Rails vs X

(Lyndon Samson) #1

Interesting write-up of Rails vs a similar python based framwork.

http://www.magpiebrain.com/archives/2005/08/14/rails_and_django

(James Britt) #2

Lyndon Samson wrote:

Interesting write-up of Rails vs a similar python based framwork.

http://www.magpiebrain.com/archives/2005/08/14/rails_and_django

Remarkably level-headed.

James

···

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#3

In article <4302B9B9.2070009@neurogami.com>,

Lyndon Samson wrote:

Interesting write-up of Rails vs a similar python based framwork.

http://www.magpiebrain.com/archives/2005/08/14/rails_and_django

Remarkably level-headed.

Would it be fair to say that Django and Nitro are closer in philosophy
(ie. they both generate the SQL for you) than Django and Rails (or Rails
and Nitro)?

BTW: Kudos to the gem-folk, here's a quote from the article:
"Installing both Rails and Django is fairly easy once you've got the
relevant interpreter installed. Ruby can make use of the excellent Gems
system, which is something Python (and to be fair most other languages
including Java) would do well to mimic."

Phil

···

James Britt <james_b@neurogami.com> wrote:

(why the lucky stiff) #4

Phil Tomson wrote:

BTW: Kudos to the gem-folk, here's a quote from the article:
"Installing both Rails and Django is fairly easy once you've got the relevant interpreter installed. Ruby can make use of the excellent Gems system, which is something Python (and to be fair most other languages including Java) would do well to mimic."

Also recently spotted this praise:

  http://dirtsimple.org/2005/08/ruby-gems-python-eggs-and-beauty-of.html

I had no idea you could serve gems directly with gem_server. That's stupendous. I mean it. That's really stupendous, everyone.

_why

(James Britt) #5

Phil Tomson wrote:

In article <4302B9B9.2070009@neurogami.com>,

Lyndon Samson wrote:

Interesting write-up of Rails vs a similar python based framwork.

http://www.magpiebrain.com/archives/2005/08/14/rails_and_django

Remarkably level-headed.

Would it be fair to say that Django and Nitro are closer in philosophy (ie. they both generate the SQL for you) than Django and Rails (or Rails and Nitro)?

I haven't used Django, but based on that write up that sounds correct.

BTW: Kudos to the gem-folk, here's a quote from the article:
"Installing both Rails and Django is fairly easy once you've got the relevant interpreter installed. Ruby can make use of the excellent Gems system, which is something Python (and to be fair most other languages including Java) would do well to mimic."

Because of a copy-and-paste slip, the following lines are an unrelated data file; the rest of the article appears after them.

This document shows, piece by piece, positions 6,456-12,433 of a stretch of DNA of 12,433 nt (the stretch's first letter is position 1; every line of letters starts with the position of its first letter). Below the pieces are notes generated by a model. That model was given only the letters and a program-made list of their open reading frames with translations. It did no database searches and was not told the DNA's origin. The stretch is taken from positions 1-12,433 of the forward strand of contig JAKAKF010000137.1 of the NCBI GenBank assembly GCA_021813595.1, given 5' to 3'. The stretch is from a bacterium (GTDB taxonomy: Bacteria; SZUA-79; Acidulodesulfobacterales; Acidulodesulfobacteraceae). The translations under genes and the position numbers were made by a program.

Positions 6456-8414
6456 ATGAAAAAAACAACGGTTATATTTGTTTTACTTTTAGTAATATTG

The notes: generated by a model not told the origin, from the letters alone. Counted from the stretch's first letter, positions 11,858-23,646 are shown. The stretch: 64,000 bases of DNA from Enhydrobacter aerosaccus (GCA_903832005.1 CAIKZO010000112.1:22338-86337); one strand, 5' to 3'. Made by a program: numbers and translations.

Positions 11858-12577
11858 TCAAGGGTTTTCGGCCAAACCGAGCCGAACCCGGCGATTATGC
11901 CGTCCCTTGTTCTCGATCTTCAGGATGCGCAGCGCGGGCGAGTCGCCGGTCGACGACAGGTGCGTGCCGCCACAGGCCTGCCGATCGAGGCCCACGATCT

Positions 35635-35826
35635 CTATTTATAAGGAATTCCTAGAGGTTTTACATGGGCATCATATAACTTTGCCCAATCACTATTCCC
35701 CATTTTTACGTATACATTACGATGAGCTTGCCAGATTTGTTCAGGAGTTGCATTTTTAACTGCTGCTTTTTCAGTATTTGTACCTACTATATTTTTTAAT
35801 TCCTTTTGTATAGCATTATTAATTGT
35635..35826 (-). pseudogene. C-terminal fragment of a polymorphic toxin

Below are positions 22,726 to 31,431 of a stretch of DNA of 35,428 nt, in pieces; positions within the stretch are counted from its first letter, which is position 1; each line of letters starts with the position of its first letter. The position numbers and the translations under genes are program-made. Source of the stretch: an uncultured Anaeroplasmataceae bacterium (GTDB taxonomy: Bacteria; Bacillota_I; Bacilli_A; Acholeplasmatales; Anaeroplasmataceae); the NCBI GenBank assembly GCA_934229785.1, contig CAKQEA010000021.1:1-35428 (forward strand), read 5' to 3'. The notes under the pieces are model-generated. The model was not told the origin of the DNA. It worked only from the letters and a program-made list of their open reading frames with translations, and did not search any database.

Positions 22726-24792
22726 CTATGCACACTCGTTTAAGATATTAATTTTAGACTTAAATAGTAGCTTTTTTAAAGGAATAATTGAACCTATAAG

Oh, indeed. Gems makes life much easier.

James

···

James Britt <james_b@neurogami.com> wrote:

--

http://www.ruby-doc.org - The Ruby Documentation Site
http://www.rubyxml.com - News, Articles, and Listings for Ruby & XML
http://www.rubystuff.com - The Ruby Store for Ruby Stuff
http://www.jamesbritt.com - Playing with Better Toys

(George Moschovitis) #6

Would it be fair to say that Django and Nitro are closer in philosophy
(ie. they both generate the SQL for you) than Django and Rails (or Rails
and Nitro)?

I got the same feeling. But if you take the time to experiment with
nitro, you will find that under the hood, thing work differently. And
more features are coming shortly :slight_smile:

regards,
George.

···

--
http://www.gmosx.com
http://www.nitrohq.com

(Chad Fowler) #7

Yea, I think we haven't done a good enough job of publicizing this
fact. You know, I assume, about gem_server serving rdoc, right? The
funny thing is that we added the rdoc feature as a nice-to-have, but
the real reason for gem_server was to actually serve gems. We did
this on day 2 of RubyConf 2003 and it's been there ever since.

Way down on my TODO list for a long time has been to create a
Rendezvous/DNSSD/Bonjour-enabled version of the gem_server, so you
could dynamically discover and search gem_servers on your local
network. That might be a fun hack before or during RubyConf to play
with when we're all together.

···

On 8/17/05, why the lucky stiff <ruby-talk@whytheluckystiff.net> wrote:

Phil Tomson wrote:

>BTW: Kudos to the gem-folk, here's a quote from the article:
>"Installing both Rails and Django is fairly easy once you've got the
>relevant interpreter installed. Ruby can make use of the excellent Gems
>system, which is something Python (and to be fair most other languages
>including Java) would do well to mimic."
>
>
Also recently spotted this praise:

  http://dirtsimple.org/2005/08/ruby-gems-python-eggs-and-beauty-of.html

I had no idea you could serve gems directly with gem_server. That's
stupendous. I mean it. That's really stupendous, everyone.

--
Chad Fowler
http://chadfowler.com
http://rubycentral.org
http://rubygarden.org
http://rubygems.rubyforge.org (over 800,000 gems served!)

(Pit) #8

Chad Fowler schrieb:

Way down on my TODO list for a long time has been to create a
Rendezvous/DNSSD/Bonjour-enabled version of the gem_server, so you
could dynamically discover and search gem_servers on your local
network. That might be a fun hack before or during RubyConf to play
with when we're all together.

Maybe you can use Ruby's Rinda::Ring and don't need to implement another protocol.

Regards,
Pit

(Chad Fowler) #9

That's also true, though there are two existing implementations of DNS
Service Discovery for Ruby.

···

On 8/18/05, Pit Capitain <pit@capitain.de> wrote:

Chad Fowler schrieb:
> Way down on my TODO list for a long time has been to create a
> Rendezvous/DNSSD/Bonjour-enabled version of the gem_server, so you
> could dynamically discover and search gem_servers on your local
> network. That might be a fun hack before or during RubyConf to play
> with when we're all together.

Maybe you can use Ruby's Rinda::Ring and don't need to implement another
protocol.

--
Chad Fowler
http://chadfowler.com
http://rubycentral.org
http://rubygarden.org
http://rubygems.rubyforge.org (over 800,000 gems served!)